Condition monitoring technology saw a lot of traction in recent years. A technology that was once seen affordable only by customers in heavy industries is now found in theme parks, wind farms, food and beverages, and similar industries. These new customers are usually more careful with their spending, which gave birth to a new breed of specialized system integrators or solution providers. This new breed of integrators is by all means very different from the common automation system integrator we know.


So, what do we know about common automation systems integrators?

Automation system integrators are a traditional value adding link between automation components vendors and their customers. They are usually companies established by people with solid and long experience in the automation business, who decided to sell their expertise in engineering and commissioning full solutions. They often add the hardware supply portion in the loop as well, sometimes advising end-users on which components to buy.

Automation integrators possess strong knowledge of how to make components talk to each other. However, when one of these components is a specialty system, automation integrators often don’t understand what these components are talking together about, or in other words, how to make this specialty system talk the right thing.


The special thing about specialty systems!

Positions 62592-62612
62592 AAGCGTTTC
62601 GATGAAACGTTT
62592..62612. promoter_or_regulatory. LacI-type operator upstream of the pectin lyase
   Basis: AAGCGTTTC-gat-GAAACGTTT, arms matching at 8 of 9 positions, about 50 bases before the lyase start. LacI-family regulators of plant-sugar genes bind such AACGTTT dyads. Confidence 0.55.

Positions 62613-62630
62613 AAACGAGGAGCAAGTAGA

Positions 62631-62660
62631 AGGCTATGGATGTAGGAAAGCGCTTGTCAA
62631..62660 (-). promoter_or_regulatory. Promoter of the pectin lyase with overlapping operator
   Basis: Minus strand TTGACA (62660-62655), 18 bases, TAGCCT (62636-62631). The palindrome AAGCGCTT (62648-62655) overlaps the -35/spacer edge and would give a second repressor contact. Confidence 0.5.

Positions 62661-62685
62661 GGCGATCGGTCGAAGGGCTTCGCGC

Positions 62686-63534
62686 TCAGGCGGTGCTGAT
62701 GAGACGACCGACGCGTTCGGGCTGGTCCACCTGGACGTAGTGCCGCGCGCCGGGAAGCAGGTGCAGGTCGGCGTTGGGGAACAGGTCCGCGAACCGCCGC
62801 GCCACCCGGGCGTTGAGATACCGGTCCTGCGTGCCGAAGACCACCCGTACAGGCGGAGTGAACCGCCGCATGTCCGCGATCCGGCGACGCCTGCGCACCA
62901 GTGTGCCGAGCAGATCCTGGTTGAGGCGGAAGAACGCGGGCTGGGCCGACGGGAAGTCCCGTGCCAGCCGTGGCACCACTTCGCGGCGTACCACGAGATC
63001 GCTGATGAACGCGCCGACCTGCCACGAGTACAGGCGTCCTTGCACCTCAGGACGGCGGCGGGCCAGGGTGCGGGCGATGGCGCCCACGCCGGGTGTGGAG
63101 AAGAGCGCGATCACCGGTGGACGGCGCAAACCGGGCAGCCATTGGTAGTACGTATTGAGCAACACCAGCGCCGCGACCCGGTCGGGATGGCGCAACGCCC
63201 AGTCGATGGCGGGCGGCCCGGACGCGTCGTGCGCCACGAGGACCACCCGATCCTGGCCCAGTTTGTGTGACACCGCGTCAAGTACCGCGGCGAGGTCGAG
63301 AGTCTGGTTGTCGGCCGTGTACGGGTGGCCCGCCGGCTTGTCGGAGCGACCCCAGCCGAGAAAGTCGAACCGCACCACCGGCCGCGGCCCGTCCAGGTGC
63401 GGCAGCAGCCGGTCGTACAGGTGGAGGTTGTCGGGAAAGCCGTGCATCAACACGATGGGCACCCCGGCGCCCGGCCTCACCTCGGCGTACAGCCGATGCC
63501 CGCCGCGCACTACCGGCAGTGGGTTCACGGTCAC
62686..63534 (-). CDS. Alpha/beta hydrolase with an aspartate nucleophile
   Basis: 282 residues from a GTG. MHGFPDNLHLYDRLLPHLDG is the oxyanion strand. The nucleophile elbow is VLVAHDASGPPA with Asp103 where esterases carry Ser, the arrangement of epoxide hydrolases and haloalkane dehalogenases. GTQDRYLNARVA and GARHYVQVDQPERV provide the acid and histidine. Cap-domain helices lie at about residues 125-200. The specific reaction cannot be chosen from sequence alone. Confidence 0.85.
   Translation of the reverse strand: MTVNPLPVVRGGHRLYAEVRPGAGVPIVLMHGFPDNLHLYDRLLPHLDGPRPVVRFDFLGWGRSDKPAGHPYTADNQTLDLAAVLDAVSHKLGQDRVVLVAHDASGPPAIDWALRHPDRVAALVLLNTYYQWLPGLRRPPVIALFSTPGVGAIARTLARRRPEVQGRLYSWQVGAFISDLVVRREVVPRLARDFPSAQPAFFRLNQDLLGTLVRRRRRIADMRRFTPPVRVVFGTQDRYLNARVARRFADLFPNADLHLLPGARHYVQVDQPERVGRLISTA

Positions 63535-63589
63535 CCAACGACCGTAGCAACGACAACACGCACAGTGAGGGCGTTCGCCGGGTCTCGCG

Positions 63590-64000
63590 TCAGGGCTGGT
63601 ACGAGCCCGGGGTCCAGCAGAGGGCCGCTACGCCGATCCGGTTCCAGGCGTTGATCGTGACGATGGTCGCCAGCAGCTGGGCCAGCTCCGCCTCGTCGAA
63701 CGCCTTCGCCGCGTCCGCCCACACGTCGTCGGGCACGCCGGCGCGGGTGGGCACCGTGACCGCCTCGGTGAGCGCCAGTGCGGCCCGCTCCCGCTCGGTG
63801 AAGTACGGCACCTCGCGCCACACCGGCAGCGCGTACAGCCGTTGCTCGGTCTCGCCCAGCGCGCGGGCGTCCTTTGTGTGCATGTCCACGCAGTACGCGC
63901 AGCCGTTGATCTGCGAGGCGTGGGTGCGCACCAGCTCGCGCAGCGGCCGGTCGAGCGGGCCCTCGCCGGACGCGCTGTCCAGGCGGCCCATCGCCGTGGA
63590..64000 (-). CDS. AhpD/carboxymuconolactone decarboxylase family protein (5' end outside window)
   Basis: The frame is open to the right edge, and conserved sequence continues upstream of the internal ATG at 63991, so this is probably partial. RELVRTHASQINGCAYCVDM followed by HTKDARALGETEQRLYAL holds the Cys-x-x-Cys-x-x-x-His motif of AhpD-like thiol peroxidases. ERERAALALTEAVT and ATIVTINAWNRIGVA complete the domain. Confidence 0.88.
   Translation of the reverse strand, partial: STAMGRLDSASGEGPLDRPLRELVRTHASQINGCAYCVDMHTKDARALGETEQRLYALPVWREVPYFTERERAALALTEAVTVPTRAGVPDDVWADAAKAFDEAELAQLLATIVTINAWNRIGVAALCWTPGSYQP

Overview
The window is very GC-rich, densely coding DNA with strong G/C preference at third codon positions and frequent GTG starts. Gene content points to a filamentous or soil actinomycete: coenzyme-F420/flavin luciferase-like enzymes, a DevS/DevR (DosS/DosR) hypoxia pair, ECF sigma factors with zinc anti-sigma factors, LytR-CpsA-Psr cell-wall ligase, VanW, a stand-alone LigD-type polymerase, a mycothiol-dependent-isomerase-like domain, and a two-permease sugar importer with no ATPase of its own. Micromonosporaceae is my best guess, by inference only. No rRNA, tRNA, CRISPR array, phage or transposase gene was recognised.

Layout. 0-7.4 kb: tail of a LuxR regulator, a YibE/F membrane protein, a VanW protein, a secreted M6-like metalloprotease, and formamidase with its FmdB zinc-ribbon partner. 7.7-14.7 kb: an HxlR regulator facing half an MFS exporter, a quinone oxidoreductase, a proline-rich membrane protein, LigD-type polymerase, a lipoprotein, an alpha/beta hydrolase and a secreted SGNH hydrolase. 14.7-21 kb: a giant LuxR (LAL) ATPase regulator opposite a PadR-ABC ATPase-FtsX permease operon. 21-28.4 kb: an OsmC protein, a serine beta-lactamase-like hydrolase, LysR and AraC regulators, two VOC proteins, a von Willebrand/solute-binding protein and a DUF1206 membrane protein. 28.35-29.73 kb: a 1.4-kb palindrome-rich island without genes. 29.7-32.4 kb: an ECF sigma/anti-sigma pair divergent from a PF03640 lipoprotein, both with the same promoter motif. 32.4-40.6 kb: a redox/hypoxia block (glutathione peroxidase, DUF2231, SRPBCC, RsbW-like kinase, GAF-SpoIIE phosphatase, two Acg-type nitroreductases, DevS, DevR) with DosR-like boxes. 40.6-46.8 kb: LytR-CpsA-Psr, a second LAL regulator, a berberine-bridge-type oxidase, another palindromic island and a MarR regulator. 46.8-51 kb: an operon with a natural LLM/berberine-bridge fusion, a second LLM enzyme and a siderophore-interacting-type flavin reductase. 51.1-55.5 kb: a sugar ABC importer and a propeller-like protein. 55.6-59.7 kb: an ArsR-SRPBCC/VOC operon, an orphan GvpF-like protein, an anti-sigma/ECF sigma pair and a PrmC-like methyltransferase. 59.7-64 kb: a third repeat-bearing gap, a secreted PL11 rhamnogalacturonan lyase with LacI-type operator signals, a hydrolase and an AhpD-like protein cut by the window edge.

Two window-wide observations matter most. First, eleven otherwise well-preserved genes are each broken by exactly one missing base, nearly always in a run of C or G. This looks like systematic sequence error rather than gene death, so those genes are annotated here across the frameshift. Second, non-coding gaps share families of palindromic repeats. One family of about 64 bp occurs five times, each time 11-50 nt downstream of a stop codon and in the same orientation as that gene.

A specialty system performs functions that are usually very sophisticated, to the extent that designers had to separate them away from the main control system processing, often making them into standalone systems. For example, anti-surge systems of critical compressors, machinery condition monitoring systems, or special process analyzer systems to name a few.

To be fair, automation integrators actually don’t need to understand how these systems work, they only need to make them talk to the PLC. Successful and experienced automation integrators understand this fact, and cooperate with specialists in the domain of these specialty systems to configure them properly, and ensure the overall solution will function as desired.

In this article I decided to focus on machinery condition monitoring systems, our area of expertise.


What’s so special in a condition monitoring system integrator?

To start with, the condition monitoring systems integrator should develop the same set of knowledge-base that a standard automation integrator has. This includes: